You are here

How much do you pay your babysitters?

Erin Zammett Ruddy

I realize this is a potentially nosy question but I’m not talking about what you pay in childcare or how much your nanny costs or anything like that. I’m talking, you and your man want to go out to dinner and you get the neighbor girl or the daycare teacher or your cousin’s daughter to come over and watch your kids. How much do you pay her? And, perhaps more importantly, how much do you tip her?


The other night I handed my sitter $100 and it kind of hurt. We were gone for five hours and got in late and she fed and bathed both kids, cleaned up the kitchen and emptied the dishwasher. But she didn’t make them dinner or organize their closets or teach them Spanish. And my kids were asleep for 80 percent of the time. A hundo felt a little steep…but was it?


We typically pay $12-$15 an hour for the three sitters we have in rotation. I feel like this is pretty standard for where I live—Long Island—but where it gets tricky (and expensive) is the tip. We have all sorts of justifications for why we need to add more and more onto the base. We tip more on the weekend, we tip more when we get home late, we tip more when she has both kids versus one, we tip more when she arrives early enough to have to juggle both kids for a while, we tip more when we don’t have change. And we tip more when we come home tipsy.  In other words, we tip a lot.


And I generally like to be generous because I want them to always say yes when I text last-minute: “Any chance u can watch the kids tomorrow night?” (Almost all communication with my sitters is done over text, which I heart.) And the big, super-important bottom line: I trust them all with my kids, my kids love them and it is a complete non-issue (i.e., no tears, no guilt, no worries) when Nick and I go out, which is priceless if you ask me. Only it’s not. In fact, it’s quite pricey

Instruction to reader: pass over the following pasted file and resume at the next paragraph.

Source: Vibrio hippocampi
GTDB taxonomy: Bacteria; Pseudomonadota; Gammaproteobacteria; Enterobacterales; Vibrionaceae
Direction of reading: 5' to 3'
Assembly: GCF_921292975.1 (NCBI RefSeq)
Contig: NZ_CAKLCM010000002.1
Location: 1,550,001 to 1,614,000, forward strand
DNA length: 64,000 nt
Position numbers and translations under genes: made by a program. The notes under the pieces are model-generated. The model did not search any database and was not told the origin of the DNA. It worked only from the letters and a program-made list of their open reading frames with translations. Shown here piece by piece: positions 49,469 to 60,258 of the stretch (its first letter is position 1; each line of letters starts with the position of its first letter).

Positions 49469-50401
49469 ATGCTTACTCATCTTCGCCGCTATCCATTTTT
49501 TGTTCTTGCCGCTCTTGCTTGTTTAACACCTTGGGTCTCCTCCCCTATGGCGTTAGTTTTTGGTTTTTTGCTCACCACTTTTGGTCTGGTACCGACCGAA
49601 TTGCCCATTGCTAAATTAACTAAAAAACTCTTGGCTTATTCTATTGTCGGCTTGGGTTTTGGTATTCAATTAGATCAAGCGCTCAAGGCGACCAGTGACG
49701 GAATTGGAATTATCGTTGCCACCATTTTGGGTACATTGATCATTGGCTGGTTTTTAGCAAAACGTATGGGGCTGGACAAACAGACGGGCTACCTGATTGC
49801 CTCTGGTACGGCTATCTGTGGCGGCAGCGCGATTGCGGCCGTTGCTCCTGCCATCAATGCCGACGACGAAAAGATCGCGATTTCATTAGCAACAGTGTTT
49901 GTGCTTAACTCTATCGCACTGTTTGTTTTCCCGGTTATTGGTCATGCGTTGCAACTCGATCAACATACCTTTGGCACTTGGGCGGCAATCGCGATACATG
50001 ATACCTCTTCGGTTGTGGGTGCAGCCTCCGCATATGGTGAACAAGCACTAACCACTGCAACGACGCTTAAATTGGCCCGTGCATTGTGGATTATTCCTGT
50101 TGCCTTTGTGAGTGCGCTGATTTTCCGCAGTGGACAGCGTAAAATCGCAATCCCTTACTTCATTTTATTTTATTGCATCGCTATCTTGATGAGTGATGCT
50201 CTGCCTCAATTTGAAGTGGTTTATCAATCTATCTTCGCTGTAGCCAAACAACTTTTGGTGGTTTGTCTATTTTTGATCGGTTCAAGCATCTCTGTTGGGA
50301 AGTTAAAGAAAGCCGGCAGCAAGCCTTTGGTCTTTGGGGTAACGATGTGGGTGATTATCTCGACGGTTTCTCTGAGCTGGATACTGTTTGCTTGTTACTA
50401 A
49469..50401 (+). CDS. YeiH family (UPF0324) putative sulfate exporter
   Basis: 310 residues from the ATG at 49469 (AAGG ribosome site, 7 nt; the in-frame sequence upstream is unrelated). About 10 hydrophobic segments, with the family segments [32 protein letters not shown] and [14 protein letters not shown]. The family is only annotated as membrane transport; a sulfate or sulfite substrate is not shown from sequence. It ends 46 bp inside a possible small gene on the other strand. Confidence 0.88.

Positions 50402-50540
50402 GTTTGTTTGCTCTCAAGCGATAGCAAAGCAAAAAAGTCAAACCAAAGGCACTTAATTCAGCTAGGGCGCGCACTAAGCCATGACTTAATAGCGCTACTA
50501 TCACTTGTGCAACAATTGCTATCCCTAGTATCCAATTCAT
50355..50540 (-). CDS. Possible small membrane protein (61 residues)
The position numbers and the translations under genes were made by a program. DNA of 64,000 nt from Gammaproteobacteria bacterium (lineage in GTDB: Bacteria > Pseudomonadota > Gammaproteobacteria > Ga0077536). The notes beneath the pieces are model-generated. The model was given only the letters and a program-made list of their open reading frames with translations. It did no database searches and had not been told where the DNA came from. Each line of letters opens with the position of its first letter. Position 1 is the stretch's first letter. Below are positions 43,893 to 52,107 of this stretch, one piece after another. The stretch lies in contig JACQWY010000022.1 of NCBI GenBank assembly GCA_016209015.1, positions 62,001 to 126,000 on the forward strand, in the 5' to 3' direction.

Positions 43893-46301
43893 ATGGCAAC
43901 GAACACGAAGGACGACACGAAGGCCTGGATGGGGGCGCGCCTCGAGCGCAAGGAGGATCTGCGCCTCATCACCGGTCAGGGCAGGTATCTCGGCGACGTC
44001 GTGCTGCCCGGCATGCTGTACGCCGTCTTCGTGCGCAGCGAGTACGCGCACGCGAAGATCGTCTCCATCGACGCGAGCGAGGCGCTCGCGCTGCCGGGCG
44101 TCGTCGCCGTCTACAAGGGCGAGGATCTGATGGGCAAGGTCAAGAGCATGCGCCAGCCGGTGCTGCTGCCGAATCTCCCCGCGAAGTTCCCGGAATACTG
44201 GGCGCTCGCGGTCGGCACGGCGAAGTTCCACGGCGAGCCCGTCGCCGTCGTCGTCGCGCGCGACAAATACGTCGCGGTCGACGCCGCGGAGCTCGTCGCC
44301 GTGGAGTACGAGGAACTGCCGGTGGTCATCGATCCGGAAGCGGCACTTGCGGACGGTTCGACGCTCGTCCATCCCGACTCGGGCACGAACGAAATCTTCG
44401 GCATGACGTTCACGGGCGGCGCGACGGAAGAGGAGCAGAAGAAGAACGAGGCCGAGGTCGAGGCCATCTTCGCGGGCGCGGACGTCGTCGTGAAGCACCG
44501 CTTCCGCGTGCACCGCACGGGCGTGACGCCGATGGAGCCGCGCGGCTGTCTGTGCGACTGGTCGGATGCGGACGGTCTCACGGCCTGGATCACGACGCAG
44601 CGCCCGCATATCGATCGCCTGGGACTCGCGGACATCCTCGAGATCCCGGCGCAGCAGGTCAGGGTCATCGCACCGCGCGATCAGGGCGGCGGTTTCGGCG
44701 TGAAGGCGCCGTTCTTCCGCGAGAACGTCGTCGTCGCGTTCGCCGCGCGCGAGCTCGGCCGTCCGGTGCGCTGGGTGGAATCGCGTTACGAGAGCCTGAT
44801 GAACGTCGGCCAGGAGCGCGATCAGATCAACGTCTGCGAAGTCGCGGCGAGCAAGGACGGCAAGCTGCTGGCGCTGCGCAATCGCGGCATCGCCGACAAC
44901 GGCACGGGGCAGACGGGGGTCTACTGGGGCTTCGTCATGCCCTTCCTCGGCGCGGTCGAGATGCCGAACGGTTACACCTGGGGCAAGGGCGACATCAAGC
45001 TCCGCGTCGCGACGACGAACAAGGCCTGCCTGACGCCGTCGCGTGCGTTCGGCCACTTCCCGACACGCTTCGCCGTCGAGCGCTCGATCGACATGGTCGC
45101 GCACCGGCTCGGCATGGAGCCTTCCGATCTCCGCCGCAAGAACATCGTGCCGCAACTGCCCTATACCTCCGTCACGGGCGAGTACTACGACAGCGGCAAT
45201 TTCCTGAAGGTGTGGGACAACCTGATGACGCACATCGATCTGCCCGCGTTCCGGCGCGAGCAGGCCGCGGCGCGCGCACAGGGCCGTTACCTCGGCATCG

And I worry that it’s getting out of control. That we’re setting a higher and higher precedent that, eventually, is going to make going out hurt more than it already does (add dinner and drinks to that babysitter money and you’re looking at a roundtrip airline ticket, plus the bag fee). That said, I think date night is one of the most important elements of our relationship. Nick and I make a conscious investment in our alone time away from the kids—we know we need it, we want it, and it makes us better people and parents (look how happy we are in the photo above--that takes TLC!). So we are willing to, occasionally, shell out the big bucks. And we’re getting better and better at asking my parents to take the kids (or saying yes when my mom offers, which she does a lot). There is nothing like free babysitters. I repeat, if you do not live near family, consider moving!


OK, so that’s my situation. Now I’m curious about what you pay (and where you live, since I imagine some of this is regional) and how you calculate those figures—i.e., when you dish out more, when you give less. Do you agree that hiring a babysitter is an investment in your future as a happy couple or do you think that's just me justifying my nights out! Do tell!